On June 19, Benny Starr’s latest release, A Water Album, answered a question critical minds may have posed during the LP’s near-sold out live recording at the Charleston Music Hall. Will this album have the same meaning, the same aura when removed from its convivial live atmosphere and put on a home speaker?

From the introduction’s smooth monologue and tense drum cracks down to Starr’s surprise metamorphosis into an R&B singer on the LP’s closer, “Palm Trees,” A Water Album breathes deeply and exhales life. Without fail, the audience’s excitement transfers to songs like the thoughtful self-evaluation “Resurrection,” the loving “Sublime,” and the confrontational “Water Keeps Rising.”

“To know that it connected with people here and connected with them in a way that it did, knowing that this album was very black — that’s what I wanted it to be — it’s just gratifying,” says Starr about the LP’s CPMA victory.
Collaboration was a major theme for A Water Album. Poppy Native, the Four20s, Shaniqua McCants, Matt Monday, Niecy Blues, and Yannick Hiwat were just the guest stars seen on the album’s track list. Behind the scenes, Matt Zutell mixed and recorded the project, Tamika Gadsden ran a voter registration drive at the recording, and Samira Miche crafted the gorgeous album art.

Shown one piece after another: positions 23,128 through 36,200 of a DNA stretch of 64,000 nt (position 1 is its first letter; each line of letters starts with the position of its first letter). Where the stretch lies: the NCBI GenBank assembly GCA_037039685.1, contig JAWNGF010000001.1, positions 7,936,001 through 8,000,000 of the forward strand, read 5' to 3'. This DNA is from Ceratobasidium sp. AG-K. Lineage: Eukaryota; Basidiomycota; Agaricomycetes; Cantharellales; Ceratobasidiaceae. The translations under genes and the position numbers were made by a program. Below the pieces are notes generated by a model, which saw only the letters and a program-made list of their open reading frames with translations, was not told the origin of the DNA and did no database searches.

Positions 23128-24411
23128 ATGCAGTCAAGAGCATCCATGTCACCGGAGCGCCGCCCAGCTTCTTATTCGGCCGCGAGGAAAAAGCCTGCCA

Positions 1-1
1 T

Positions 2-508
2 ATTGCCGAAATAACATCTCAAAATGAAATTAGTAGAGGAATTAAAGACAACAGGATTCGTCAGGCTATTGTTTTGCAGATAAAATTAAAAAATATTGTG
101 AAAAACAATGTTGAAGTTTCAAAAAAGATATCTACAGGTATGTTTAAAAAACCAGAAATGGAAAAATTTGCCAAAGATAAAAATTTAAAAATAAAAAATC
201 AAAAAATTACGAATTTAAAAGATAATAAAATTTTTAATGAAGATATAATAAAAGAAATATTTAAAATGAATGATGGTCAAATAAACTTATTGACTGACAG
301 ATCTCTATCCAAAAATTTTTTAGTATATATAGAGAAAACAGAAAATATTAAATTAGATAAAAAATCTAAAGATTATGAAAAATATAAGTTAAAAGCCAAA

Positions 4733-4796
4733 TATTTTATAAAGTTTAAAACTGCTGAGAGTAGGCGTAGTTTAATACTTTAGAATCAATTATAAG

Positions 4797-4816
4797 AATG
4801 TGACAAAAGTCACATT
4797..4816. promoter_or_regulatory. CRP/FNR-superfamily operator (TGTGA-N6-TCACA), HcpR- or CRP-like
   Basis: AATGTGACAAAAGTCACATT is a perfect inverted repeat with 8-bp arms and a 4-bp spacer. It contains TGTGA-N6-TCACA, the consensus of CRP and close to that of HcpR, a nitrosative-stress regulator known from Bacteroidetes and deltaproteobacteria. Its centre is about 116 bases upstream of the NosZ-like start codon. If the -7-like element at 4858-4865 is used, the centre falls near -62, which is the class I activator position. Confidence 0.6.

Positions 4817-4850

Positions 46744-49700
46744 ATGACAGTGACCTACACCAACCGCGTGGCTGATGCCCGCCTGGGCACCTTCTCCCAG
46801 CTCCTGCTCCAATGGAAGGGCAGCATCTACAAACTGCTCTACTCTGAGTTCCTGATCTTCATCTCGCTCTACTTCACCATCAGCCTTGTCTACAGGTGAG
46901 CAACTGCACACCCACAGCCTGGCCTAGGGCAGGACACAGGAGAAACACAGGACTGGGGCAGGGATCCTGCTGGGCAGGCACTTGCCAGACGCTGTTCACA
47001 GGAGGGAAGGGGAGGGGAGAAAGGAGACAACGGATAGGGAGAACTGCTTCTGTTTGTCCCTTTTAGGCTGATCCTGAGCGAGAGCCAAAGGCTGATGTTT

“It’s a live album and I want people to listen to this album so that they can understand who are these people,” says the rapper. “I wanted to be really open and honest about the relationships I have with the band, the Four20s, the collaborators.”

When asked what it means to him that an LP rooted in black culture won the CPMA for Album of the Year, Starr, always the advocate, says that it’s a complicated feeling.

“It tells me what I’ve already known: The things that black culture creates, everyone loves. We know that looking at blues, jazz, film, what became of rock ’n’ roll,” he says. “But the juxtaposition of what’s going on, not just here, but all over the country in different places, all over the world in different places, there’s a lot of anti-blackness. In confronting that and talking about that, rebelling against that white-supremacy and anti-blackness is not always comfortable.”

As Starr notes, A Water Album remains a political piece, just as it is an art piece. The album’s consistent ability to unite people of differing races with the express intent of lifting up one marginalized community may be the most powerful statement yet.